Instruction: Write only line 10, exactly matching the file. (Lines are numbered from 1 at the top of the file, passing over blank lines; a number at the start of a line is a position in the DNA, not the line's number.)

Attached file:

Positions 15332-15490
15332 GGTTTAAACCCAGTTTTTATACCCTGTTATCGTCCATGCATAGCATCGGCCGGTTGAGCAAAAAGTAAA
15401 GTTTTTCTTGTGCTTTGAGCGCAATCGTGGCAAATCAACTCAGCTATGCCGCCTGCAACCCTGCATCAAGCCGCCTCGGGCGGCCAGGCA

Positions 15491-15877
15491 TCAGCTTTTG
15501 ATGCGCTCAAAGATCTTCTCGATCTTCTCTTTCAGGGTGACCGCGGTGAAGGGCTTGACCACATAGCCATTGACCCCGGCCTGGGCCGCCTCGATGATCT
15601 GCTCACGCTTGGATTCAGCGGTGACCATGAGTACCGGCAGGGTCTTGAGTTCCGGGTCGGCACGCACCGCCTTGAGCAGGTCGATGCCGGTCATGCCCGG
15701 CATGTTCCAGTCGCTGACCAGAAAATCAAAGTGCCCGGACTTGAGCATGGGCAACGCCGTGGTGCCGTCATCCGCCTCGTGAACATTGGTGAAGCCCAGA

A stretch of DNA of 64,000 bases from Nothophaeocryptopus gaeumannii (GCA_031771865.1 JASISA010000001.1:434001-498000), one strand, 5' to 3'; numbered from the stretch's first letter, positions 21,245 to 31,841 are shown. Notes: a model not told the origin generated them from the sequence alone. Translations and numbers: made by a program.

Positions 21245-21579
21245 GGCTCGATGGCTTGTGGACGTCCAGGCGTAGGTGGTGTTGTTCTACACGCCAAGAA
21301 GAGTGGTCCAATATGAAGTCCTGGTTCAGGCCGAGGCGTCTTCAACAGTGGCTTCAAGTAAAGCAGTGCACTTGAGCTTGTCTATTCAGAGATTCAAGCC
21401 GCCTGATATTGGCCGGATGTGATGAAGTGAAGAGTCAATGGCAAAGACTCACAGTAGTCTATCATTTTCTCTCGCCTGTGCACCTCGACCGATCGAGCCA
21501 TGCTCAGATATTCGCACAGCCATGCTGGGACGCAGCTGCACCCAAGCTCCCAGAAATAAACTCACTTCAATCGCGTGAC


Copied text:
Positions 21245-21579